34. #41 by Shah Wharton on March 15, 2012 - 8:00 am

    I loved this post Kristen. I find there are those steadfastly apposed to the Amazon route and a all who take it, and those who found a freedom to explore their own creativity without breaking their backs (or writing something too formulaic) for traditional publishers. There still exists a snobbery with regards to the whole issue, but I believe this will change as more indie authors become successful and/or when more traditionally published big-shots begin to indie publish.

    A guest blogger wrote a little on this topic (where I ticked all three boxes for you btw :P) and some of the commenters are unhappy with the continued success/control of Amazon over publishing. So I linked back to this post for those readers in particular. You did a great job at explaining the pros and cons. And some of your commenters added extra spice, too. :) X

    http://wordsinsync.blogspot.com/2012/03/great-indie-publishing-revolution-by.html

  35. #42 by About Time Publishing on March 15, 2012 - 8:02 am

    Kristin,

    Your post inspires the true Indie in me, puts butterflies in my tummy! I have always loved the DIY spirit and here it abounds. Social media indeed extends the artists’ brush and opens up a completely new pallet of colors. It also adds new tastes and smells.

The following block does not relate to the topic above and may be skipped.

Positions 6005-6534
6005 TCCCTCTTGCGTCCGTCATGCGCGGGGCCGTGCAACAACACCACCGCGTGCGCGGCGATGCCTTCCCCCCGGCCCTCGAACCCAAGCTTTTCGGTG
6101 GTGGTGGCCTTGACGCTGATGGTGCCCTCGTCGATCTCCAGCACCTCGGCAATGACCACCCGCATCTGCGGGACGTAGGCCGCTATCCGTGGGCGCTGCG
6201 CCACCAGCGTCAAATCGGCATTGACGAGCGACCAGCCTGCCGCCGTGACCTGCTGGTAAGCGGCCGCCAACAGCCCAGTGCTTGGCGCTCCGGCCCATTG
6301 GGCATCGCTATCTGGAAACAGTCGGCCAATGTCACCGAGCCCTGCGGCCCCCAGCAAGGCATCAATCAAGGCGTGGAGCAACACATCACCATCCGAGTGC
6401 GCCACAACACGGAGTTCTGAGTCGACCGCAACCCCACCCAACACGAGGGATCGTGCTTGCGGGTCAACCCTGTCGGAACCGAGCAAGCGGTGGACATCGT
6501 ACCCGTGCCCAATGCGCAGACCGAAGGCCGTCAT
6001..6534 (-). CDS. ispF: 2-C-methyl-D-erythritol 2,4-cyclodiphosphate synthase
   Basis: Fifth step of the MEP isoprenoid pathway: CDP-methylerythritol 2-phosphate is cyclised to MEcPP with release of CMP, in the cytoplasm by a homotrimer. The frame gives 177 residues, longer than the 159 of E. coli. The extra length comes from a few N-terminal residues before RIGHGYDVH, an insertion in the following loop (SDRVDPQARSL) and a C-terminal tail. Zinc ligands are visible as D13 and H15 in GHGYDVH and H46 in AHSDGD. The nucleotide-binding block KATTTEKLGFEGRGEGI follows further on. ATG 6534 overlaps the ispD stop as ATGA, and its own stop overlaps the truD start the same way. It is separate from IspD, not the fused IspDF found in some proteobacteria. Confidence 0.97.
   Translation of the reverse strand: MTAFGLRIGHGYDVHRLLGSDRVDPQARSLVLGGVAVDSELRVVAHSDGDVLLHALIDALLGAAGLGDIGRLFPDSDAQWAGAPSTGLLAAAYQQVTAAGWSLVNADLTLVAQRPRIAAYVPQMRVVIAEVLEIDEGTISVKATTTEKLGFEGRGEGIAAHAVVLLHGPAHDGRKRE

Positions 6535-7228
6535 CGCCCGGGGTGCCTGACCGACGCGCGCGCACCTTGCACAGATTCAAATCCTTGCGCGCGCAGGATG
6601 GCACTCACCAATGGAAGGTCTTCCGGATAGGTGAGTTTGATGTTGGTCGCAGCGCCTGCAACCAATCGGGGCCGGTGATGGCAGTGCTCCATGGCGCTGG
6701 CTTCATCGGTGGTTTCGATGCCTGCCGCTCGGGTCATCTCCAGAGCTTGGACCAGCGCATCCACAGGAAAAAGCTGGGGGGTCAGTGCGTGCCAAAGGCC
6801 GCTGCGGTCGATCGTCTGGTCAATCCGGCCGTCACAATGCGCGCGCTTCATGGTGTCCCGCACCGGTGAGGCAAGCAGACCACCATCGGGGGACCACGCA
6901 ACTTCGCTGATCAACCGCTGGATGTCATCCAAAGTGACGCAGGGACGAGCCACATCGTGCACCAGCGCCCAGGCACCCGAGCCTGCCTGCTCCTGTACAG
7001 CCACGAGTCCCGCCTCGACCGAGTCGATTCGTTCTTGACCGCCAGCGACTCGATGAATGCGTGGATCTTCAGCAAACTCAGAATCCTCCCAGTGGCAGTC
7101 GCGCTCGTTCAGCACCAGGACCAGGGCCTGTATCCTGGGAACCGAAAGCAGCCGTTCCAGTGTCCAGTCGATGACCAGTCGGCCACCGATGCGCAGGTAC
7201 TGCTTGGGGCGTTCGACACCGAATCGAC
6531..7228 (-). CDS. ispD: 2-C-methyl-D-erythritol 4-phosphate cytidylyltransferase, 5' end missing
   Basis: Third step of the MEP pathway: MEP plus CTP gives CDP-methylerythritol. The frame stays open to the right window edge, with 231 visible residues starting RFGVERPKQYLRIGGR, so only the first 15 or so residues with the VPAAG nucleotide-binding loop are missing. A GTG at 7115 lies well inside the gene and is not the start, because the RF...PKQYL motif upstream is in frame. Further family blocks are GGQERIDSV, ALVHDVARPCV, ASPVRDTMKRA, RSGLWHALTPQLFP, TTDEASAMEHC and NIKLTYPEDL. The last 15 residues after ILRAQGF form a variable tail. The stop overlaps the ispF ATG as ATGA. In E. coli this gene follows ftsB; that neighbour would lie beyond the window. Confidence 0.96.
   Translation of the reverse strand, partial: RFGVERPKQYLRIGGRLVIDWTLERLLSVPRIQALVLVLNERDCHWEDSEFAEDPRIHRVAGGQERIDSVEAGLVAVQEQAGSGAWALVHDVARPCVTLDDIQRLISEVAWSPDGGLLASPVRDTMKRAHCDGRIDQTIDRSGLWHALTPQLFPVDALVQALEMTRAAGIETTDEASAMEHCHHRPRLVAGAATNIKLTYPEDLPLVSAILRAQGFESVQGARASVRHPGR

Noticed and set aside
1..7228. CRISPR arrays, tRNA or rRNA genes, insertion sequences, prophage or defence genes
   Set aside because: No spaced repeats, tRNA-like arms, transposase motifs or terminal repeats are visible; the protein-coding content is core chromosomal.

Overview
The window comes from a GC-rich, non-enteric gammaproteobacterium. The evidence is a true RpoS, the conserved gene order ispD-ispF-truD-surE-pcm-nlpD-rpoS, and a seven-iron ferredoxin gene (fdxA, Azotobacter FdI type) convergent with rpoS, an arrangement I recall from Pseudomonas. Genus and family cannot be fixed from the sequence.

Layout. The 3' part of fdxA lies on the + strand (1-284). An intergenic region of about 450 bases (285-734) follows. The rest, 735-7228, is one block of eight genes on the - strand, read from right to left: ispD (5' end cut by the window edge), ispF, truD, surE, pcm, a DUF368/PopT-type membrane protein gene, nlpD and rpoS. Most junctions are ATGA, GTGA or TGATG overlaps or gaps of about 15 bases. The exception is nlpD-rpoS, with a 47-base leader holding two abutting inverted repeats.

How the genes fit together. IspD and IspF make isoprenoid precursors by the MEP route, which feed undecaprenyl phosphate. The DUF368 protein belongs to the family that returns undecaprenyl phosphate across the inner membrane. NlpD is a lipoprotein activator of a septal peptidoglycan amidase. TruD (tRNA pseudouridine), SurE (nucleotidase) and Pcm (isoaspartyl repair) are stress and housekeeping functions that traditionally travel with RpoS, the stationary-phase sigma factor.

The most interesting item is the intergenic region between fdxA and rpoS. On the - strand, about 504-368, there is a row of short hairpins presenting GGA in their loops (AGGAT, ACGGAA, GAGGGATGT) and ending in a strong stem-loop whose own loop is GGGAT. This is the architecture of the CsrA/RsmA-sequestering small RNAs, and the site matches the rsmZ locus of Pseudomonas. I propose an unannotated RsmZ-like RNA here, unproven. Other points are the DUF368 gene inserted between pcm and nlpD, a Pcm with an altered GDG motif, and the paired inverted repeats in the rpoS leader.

This is powerful stimulus to the artist. It opens the opportunity to see things differently and to use new pieces of a raw puzzle, putting them together in totally different ways. It’s just awesome. The whole idea rocks!

    Now is a time when power can (will) change hands! Writers who can clearly see the potential are reaching for it… myself included.

    Thanks for the boost!

  36. #43 by katmagendie on March 15, 2012 - 9:08 am

    , , , , ,! ,,,,,,, , , , , , , , ,, “, , , , , , , , ” ,,,,, . . . . , ? , , , , , , , ,,,,,,,,,,,,,,,,!

    Whew, that was more difficult than I thought – I’ll leave the comma book to you, Kristen :-D

    • #44 by Author Kristen Lamb on March 15, 2012 - 9:17 am

      Plagiarism! LOL.

  37. #46 by gregcarrico551 on March 15, 2012 - 12:03 pm